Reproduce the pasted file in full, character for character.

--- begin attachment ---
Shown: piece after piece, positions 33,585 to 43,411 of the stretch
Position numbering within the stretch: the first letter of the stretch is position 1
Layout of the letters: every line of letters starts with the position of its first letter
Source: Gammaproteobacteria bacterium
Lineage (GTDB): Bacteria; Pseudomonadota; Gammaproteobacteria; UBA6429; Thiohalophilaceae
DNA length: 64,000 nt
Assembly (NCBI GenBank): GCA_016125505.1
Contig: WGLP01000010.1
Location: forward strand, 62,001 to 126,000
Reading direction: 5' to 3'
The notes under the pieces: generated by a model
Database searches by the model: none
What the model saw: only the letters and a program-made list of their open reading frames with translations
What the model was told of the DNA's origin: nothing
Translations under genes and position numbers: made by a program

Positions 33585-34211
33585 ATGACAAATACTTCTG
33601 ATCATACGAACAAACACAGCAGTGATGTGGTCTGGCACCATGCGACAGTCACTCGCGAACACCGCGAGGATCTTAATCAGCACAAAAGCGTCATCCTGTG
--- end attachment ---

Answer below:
Shown: piece after piece, positions 33,585 to 43,411 of the stretch
Position numbering within the stretch: the first letter of the stretch is position 1
Layout of the letters: every line of letters starts with the position of its first letter
Source: Gammaproteobacteria bacterium
Lineage (GTDB): Bacteria; Pseudomonadota; Gammaproteobacteria; UBA6429; Thiohalophilaceae
DNA length: 64,000 nt
Assembly (NCBI GenBank): GCA_016125505.1
Contig: WGLP01000010.1
Location: forward strand, 62,001 to 126,000
Reading direction: 5' to 3'
The notes under the pieces: generated by a model
Database searches by the model: none
What the model saw: only the letters and a program-made list of their open reading frames with translations
What the model was told of the DNA's origin: nothing
Translations under genes and position numbers: made by a program

Positions 33585-34211
33585 ATGACAAATACTTCTG
33601 ATCATACGAACAAACACAGCAGTGATGTGGTCTGGCACCATGCGACAGTCACTCGCGAACACCGCGAGGATCTTAATCAGCACAAAAGCGTCATCCTGTG